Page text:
Successful physical therapy for constipation related to puborectalis dyssynergia improves symptom severity and quality of life

Christina Lewicky-Gaupp*, Daniel M. Morgan, William D. Chey, Philip Muellerleile, Dee E. Fenner

*Corresponding author for this work

Research output: Contribution to journalArticlepeer-review

13 Scopus citations

Abstract

PURPOSE: This study evaluated symptom severity and quality of life in patients with puborectalis dyssynergia before and after physical therapy. METHODS: Twenty-two patients with puborectalis dyssynergia were prospectively enrolled into a multidisciplinary program for the treatment of pelvic floor and bowel disorders in this case series. All patients had functional constipation and evidence of puborectalis dyssynergia. Physical therapy and behavioral counseling were offered to all. Patients completed the Patient Health Questionnaire, the Patient-Assessment of Constipation Symptom Questionnaire, and the Patient-Assessment of Constipation Quality of Life Questionnaire. RESULTS: Sixteen patients successfully completed the program. Symptom severity decreased after physical therapy (2.1 ± 0.7 vs. 1.3 ± 0.9, P = 0.007). Quality of life also improved significantly (2.6 ± 0.8 vs. 1.5 ± 1.0, P = 0.007). Patients reported less physical discomfort, fewer worries/concerns, and indicated satisfaction with treatment. The difference in symptom severity was highly correlated with improvement in quality of life (r = 0.7, P = .005). CONCLUSIONS: Successful physical therapy for patients with puborectalis dyssynergia is associated with improvements in constipation-related symptoms and in quality of life.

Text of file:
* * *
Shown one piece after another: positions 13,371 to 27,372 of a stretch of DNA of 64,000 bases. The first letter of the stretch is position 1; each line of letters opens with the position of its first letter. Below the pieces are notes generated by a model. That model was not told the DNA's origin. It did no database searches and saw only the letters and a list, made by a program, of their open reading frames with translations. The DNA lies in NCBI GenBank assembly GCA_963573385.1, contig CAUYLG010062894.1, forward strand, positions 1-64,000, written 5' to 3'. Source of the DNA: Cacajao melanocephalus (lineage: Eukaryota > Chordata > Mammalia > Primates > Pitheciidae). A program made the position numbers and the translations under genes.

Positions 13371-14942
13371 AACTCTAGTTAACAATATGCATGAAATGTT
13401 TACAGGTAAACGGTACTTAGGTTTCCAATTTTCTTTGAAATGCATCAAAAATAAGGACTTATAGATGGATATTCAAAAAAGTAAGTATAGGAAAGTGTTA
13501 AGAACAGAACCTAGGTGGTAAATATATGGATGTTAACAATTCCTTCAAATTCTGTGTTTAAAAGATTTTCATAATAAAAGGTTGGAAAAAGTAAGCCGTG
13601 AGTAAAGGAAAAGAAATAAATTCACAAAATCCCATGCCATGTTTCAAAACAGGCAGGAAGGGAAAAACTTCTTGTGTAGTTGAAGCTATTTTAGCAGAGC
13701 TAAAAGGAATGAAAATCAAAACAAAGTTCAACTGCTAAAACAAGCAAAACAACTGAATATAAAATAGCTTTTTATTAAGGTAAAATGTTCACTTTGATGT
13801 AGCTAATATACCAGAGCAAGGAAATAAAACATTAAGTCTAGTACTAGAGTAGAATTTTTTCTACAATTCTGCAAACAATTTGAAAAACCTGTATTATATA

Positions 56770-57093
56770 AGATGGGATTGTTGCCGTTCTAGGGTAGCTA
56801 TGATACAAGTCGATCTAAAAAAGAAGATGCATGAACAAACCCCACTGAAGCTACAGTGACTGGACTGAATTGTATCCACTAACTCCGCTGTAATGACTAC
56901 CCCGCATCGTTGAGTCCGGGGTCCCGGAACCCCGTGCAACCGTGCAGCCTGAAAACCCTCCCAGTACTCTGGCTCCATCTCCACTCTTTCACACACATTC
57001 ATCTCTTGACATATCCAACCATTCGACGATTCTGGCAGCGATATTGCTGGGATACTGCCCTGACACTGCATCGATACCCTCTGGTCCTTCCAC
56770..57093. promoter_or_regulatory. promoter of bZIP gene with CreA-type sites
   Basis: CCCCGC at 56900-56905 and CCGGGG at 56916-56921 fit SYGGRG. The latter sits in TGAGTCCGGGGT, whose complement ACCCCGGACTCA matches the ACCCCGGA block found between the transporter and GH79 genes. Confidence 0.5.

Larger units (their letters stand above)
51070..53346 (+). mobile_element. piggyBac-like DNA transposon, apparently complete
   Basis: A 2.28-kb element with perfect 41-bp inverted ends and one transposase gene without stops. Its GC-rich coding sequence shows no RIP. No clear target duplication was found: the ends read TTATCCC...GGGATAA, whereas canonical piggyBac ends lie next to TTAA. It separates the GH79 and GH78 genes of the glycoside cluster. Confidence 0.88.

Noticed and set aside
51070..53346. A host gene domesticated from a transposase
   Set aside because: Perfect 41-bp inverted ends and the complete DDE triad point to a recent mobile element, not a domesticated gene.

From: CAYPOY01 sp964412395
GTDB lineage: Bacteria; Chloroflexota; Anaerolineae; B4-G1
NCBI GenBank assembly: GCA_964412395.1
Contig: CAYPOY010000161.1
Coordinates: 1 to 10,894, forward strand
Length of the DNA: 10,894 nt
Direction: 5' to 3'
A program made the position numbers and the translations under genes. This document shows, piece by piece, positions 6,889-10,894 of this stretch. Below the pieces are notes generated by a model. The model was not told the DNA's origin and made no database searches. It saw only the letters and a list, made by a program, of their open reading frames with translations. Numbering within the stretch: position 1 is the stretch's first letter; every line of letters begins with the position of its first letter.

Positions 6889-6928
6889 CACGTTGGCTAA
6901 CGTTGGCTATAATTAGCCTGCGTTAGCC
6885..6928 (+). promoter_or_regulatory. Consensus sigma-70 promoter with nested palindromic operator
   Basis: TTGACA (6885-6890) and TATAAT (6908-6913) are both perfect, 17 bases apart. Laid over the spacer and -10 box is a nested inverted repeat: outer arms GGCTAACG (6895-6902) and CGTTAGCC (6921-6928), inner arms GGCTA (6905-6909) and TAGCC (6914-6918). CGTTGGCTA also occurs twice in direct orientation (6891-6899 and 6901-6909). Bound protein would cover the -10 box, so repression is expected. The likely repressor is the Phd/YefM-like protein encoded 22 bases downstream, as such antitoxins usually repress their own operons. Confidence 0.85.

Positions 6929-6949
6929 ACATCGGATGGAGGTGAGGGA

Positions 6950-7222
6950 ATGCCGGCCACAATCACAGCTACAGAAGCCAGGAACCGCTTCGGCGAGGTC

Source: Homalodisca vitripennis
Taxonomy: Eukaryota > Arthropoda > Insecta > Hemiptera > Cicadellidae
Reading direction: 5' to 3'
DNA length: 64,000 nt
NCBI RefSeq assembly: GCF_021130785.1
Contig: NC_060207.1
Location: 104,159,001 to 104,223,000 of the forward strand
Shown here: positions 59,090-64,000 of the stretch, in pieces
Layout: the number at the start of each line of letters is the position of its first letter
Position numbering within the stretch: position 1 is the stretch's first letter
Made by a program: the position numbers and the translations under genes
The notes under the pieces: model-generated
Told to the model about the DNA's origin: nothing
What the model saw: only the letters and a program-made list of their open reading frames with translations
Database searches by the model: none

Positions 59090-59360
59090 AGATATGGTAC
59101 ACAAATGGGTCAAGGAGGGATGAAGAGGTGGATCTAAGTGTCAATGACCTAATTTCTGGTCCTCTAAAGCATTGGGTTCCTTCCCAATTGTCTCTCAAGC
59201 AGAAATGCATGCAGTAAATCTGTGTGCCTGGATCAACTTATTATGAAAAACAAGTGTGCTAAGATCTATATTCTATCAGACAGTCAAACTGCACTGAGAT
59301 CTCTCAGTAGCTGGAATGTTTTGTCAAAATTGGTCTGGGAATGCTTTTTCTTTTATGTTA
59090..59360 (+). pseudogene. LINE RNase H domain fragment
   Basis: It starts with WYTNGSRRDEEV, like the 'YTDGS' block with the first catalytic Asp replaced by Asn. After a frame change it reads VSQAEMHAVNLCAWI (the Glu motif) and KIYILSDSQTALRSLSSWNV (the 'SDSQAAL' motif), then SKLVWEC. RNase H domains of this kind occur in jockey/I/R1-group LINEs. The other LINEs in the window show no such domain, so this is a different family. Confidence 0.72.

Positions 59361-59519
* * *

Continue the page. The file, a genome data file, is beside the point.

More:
Original languageEnglish (US)
Pages (from-to)1686-1691
Number of pages6
JournalDiseases of the Colon and Rectum
Volume51
Issue number11
DOIs
StatePublished - Nov 1 2008

Keywords

  • Constipation
  • Physical therapy
  • Quality of life

ASJC Scopus subject areas

  • Gastroenterology

Fingerprint Dive into the research topics of 'Successful physical therapy for constipation related to puborectalis dyssynergia improves symptom severity and quality of life'. Together they form a unique fingerprint.

Cite this